Two of North America’s most prominent marijuana activists were married in a quiet coastal village near Vancouver, Canada on December 2.
Renee Boje, a US drug war refugee who has received favorable international mainstream media attention in her quest to gain political asylum in Canada, married Chris Bennett, a scholar, author, and director of the Marc Emery Pot-TV network.
The event was attended by hundreds of friends and relatives; many of them were prominent activists and members of the international cannabis coalition. The hour long “heiros gaimos” marriage ritual featured original music, a surrealistic, rave-quality light show, a ganja-infused wedding ceremony conducted by author and reverend Chris Conrad, dozens of costumed dancers and actors, and memorable moments of high emotion and gentle humor.
Bennett and Boje met in 1999 after Boje traveled to Canada to avoid having to testify against California medical marijuana advocates Todd McCormick and Peter McWilliams.
McCormick, McWilliams and Boje had earlier been accused by federal officials of growing marijuana in Southern California, and each of them was facing sentences that could have totaled 20 years.
McWilliams later died because federal officials refused to allow him to use medical marijuana while he was awaiting sentencing on cultivation charges.
Because Boje was especially articulate, photogenic, and courageous, the US government’s efforts to extradite her from Canada and force her to testify against her friends made her an ideal symbol of the drug war’s cruelty. She hosts her own Pot-TV show, and is petitioning the Canadian government to recognize that the US drug war is a violation of human rights that requires the Canadian government to grant her asylum.
Bennett is the author of several pioneering books that contain startling revelations about the role of cannabis in religion, history, and the future. His work on the use of cannabis by Jesus and other Biblical figures has been lauded as containing significant new discoveries about the role of marijuana in attaining spiritual perfection.
Cannabis featured prominently in the ceremony. Cannabis seedmeister Marc Emery, founder of the BC Marijuana Party and publisher of Cannabis Culture magazine, was the best man. Boje was escorted to the podium by an entourage of bridesmaids dressed in colorful pot-leaf fairy costumes, bearing magic wands made of joints.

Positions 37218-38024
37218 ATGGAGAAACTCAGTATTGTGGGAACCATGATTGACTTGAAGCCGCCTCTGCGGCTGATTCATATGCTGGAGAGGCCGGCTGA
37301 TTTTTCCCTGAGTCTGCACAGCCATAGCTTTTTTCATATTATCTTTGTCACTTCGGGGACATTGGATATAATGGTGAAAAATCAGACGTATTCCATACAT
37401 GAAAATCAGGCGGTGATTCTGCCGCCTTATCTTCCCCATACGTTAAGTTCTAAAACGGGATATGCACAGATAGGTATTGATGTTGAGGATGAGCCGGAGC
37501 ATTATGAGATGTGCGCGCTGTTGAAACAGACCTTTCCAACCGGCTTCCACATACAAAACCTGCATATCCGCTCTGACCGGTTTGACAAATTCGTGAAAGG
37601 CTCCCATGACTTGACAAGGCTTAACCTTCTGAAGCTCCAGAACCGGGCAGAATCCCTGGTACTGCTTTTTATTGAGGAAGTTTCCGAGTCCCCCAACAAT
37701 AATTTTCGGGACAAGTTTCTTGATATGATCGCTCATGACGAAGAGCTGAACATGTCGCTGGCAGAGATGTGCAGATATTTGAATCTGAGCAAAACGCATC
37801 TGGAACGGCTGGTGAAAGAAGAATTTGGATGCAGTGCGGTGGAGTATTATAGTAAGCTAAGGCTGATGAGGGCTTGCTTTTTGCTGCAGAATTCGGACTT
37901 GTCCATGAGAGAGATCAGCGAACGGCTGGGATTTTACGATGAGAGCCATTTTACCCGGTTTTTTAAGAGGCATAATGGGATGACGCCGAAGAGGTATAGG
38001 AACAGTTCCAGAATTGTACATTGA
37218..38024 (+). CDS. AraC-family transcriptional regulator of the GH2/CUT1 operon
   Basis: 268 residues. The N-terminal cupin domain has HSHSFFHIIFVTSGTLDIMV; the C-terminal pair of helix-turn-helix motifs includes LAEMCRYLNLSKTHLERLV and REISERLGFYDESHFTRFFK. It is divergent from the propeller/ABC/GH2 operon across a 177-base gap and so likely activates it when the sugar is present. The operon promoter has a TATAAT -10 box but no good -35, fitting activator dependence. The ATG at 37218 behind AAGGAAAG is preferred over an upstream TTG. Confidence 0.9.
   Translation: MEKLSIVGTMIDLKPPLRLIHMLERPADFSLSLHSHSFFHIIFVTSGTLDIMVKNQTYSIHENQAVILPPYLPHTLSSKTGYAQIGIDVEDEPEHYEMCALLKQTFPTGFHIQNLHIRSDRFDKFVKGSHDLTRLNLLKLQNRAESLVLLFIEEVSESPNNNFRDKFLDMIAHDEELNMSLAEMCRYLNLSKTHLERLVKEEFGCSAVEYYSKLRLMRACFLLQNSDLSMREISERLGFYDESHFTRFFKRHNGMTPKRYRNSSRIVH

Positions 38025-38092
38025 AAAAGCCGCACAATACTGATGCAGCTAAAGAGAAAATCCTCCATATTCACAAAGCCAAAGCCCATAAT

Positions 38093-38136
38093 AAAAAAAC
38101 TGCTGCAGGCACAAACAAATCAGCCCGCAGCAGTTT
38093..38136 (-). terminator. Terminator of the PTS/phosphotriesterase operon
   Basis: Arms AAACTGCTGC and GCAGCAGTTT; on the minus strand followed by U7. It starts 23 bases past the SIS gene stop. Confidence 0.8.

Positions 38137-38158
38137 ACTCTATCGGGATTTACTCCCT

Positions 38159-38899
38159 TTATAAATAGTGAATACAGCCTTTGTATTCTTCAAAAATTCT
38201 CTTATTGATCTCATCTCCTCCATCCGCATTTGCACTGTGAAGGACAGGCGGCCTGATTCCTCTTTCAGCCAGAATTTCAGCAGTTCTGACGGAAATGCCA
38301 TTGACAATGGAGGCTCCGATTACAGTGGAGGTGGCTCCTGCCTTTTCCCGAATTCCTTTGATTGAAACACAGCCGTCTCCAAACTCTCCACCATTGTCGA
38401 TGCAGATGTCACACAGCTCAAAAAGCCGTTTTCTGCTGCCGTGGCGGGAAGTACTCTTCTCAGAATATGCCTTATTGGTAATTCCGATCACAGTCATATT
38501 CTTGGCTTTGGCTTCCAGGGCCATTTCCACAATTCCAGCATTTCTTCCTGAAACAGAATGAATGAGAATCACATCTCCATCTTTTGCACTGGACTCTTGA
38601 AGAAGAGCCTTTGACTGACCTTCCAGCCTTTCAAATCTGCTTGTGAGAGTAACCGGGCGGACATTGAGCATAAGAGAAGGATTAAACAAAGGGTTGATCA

During the height of the marriage ritual, Conrad instructed Emery to pack a bowl of bud in a three foot high ornate glass bong. Both Bennett and Boje took hits off the bong and exchanged the holy smoke during a kiss.
Boje told the crowd that she was several months pregnant with Bennett’s baby. Indeed, the fugitive’s swollen stomach, painted with ancient fertilty symbols, was bare during the ceremony.
After the official ritual was over, guests drank bhang and ate ganja-laden sweets, smoked bubble hash, danced to a superb house-trance DJ, and congratulated the couple on their union and their activism.
“This is a joyous day for our culture,” commented Marc Emery, who provided logisitical and financial support for the event, along with 3,000 hand-rolled joints containing nearly two dozen distinctive varieties of locally-produced cannabis. “These two people are examples of what we can achieve if we work hard to throw off the mantle of oppression and have fun while we do it!”
Bennett, who waited onstage nearly half an hour after snafus prevented Boje from arriving on time at the wedding hall on the remote Canadian coast, injected a defiant political coda to the ceremony when he spoke to the wedding guests from the stage.
Referring to US efforts to incarcerate his new wife, Bennett said, “This wedding shows that love is stronger than death, even DEA death.”